Low Oxygen Fight Night at the Top of the World

It is extremely difficult for our human bodies to operate in the thin air and low levels of oxygen experienced in high altitude mountain climbing. But that didn’t prevent a near brawl from breaking out at the Mount Everest base camp earlier this month.

“Three European men were involved in a brawl at 24,000 feet when a dispute over climbing procedure turned into a violent, near-death scuffle that raises new questions about the overcrowding of the summit,” Dashiell Bennett writes for The Atlantic. “Local officials are investigating the matter and say it’s the first time they ever heard of such an incident at the world’s biggest mountain.”

Apparently, “a group of Sherpa guides instructed the three climbers not to touch the ropes that the guides were placing on the way to the summit,” The Atlantic continues. “Witnesses say the three Europeans—one Italian, one British, and one Swiss climber—ignored the request and started climbing above them on their own. One of them may have also knocked some ice loose, hitting one of the Sherpas.”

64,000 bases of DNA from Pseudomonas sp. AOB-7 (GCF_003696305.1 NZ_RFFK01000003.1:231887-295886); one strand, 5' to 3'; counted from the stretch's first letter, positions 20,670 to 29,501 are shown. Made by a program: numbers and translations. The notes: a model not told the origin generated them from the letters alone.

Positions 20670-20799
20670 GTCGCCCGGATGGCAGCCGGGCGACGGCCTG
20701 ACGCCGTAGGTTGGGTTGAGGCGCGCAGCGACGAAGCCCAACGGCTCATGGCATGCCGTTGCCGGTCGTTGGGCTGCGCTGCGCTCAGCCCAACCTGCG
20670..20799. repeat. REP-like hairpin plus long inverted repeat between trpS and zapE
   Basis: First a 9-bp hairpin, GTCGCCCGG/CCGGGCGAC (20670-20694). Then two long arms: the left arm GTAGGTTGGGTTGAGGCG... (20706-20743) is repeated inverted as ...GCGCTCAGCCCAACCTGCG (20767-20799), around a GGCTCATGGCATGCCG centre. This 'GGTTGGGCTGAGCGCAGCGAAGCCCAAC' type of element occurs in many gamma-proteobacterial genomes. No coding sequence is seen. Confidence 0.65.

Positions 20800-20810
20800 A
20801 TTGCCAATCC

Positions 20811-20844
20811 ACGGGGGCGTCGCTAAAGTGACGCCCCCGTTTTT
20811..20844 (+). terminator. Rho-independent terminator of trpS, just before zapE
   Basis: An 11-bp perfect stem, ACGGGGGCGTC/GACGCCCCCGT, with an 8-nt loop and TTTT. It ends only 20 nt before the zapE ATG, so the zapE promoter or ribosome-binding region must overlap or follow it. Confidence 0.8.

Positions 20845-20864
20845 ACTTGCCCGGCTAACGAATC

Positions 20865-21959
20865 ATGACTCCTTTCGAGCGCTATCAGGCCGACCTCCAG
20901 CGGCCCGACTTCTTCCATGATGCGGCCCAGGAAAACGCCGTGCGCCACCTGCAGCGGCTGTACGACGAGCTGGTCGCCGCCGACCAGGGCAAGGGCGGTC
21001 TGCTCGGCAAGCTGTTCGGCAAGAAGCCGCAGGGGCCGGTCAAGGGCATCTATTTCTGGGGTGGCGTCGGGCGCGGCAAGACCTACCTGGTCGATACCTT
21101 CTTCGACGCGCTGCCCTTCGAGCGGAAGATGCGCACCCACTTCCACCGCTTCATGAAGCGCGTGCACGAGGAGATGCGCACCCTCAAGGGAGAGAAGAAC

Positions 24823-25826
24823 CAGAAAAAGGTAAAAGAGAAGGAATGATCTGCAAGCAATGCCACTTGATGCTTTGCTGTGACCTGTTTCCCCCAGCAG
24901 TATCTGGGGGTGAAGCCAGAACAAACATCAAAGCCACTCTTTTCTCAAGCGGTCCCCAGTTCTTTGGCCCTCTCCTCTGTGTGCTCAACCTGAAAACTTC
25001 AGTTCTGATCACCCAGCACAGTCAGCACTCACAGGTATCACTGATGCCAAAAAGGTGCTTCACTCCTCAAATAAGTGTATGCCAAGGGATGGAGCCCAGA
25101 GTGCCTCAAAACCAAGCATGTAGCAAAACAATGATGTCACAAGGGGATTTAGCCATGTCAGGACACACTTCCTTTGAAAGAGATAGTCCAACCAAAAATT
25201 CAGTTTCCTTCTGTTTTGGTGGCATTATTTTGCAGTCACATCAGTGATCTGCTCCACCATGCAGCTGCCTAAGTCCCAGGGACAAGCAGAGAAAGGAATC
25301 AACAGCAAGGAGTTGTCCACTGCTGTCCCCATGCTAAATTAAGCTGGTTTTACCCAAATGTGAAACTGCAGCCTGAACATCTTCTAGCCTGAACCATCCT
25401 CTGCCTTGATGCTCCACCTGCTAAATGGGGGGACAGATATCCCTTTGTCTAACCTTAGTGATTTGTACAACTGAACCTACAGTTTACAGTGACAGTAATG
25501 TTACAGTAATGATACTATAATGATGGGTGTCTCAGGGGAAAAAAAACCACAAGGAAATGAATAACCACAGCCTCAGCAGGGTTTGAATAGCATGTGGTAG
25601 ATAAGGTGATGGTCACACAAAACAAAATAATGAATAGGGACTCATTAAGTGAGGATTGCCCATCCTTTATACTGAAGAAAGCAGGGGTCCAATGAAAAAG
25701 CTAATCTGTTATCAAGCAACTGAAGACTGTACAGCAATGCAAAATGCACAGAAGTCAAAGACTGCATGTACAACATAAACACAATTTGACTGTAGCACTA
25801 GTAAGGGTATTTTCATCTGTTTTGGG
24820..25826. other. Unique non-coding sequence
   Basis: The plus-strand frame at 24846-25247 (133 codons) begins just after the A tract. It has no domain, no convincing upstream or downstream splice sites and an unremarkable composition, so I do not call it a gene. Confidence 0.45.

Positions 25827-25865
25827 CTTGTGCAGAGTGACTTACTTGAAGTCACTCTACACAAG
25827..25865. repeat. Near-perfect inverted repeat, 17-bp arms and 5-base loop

(CNN’s story appears below:)

“Sherpas are a small ethnic group that share many cultural, racial, and linguistic features with Tibetans, who live to their immediate north,” Broughton Coburn of National Geographic explains. “About 3,000 Sherpas reside in the drainage areas immediately below Everest; a population of 20,000 or more live in villages to the south.”

“Mountaineering is their livelihood, and they do it to support their families,” National Geographic continues. “It’s tough, seasonal work—similar to the role of commercial fishing in Alaska … They approach the task with good cheer, and the pay is exceptional by Nepal’s standards (high-altitude Sherpas earn several times the prime minister’s monthly salary).”

Impoverished Sherpa communities are dependent on the international climbing community, local Valley journalist Jonathan Green tells the Advocate. “Wealthy climbers often get winched up, tied in to Sherpas, and basically dragged up the mountain,” says Green, author of Murder in the High Himalaya: Loyalty, Tragedy, and Escape from Tibet (see “Gunshots on the Roof of the World,” Valley Advocate, 9/6/12). “Then [the climbers] go back and make all this money speaking about character and courage.”

“There’s such an income disparity between the Sherpas and these luxury adventures,” continues Green, “there’s bound to be animosity.”

This year marks the 60th anniversary of the first-ever successful summiting of Mount Everest, by British climber Sir Edmund Hilary, and Sherpa Tenzing Norgay. Since then, reports The Atlantic, “more than 4,000 climbers have scaled “the top of the world” … [while] at least 220 have died trying.”

Author: Free Sport

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